Ramsden Street Congregational Chapel, Huddersfield

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The foundation stone was laid in July 1824, reportedly on a site which "used to be a favourite haunt of mushroom gatherers in the early days of the 19th century". The chapel — which was also known as Ramsden Street Independent — was opened in December 1825 and cost around £6,500, with £5 18s having been spent on "beer for workmen".[1]

A number of young men in the Sunday School formed the Ramsden Street Chapel Mutual Improvement Society in 1867.[2]

After the church closed in October 1933 — "because of lack of support and financial difficulties" — Huddersfield Corporation purchased the building in order to secure a site for the new library.[3] Demolition work was underway by February 1936 and the foundation stone of the Public Library & Art Gallery was laid on 30 October 1937.[4]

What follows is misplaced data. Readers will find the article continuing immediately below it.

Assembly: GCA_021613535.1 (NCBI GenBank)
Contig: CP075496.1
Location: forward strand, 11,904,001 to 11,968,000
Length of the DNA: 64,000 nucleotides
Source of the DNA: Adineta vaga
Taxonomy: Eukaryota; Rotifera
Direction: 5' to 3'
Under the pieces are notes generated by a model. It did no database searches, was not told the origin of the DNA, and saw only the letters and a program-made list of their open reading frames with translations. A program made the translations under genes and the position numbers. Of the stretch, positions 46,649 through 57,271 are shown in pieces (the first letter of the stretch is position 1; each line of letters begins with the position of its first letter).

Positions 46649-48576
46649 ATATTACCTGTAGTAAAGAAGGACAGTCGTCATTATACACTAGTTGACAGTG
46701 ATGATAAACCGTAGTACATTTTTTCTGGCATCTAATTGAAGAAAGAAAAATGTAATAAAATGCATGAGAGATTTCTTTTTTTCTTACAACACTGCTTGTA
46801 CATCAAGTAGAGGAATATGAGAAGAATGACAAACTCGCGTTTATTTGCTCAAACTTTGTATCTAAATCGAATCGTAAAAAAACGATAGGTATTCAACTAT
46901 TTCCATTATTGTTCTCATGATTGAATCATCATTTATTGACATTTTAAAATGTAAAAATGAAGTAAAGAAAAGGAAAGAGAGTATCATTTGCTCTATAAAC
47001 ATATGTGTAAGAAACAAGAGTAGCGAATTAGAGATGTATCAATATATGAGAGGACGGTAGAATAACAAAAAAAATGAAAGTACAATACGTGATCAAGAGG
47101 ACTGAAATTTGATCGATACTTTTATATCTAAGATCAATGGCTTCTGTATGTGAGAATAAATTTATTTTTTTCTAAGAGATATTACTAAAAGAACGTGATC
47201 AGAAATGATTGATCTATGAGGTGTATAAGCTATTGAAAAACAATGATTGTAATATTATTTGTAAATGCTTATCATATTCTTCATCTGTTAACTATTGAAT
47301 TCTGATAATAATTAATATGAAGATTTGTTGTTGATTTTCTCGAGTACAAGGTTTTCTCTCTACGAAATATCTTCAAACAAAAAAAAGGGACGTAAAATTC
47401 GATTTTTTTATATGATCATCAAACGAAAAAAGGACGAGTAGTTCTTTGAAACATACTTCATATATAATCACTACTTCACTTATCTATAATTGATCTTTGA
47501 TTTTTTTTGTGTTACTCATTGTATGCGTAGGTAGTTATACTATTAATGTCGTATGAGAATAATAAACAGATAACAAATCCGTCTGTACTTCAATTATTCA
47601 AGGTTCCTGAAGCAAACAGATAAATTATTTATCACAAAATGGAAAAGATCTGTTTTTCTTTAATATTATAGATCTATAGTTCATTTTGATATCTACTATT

The replacement church for the Ramsden Street congregation was built on the Bracken Hall housing estate between 1939 and 1940 at an estimated cost of £3,400, and opened on 24 August 1940.[5]

Further Reading


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Notes and References

  1. "Making Way for an £80,000 Building" in Yorkshire Evening Post (27/Feb/1936).
  2. "Ramsden Street Mutual Improvement Class" in Huddersfield Chronicle (26/Oct/1867).
  3. "Corporation Buy Church" in Yorkshire Post (22/Nov/1933).
  4. "£100,000 Library and Art Gallery" in Leeds Mercury (30/Oct/1937).
  5. "New Congregational Church" in Leeds Mercury (11/Sep/1939) and "Northern Items" in Yorkshire Post (23/Aug/1940).

Ramsden Street Congregational Chapel, Huddersfield


Buildings | Churches and places of worship | Demolished buildings | Stub entry
This page was last modified on 8 May 2019 and has been edited by Dave Pattern.

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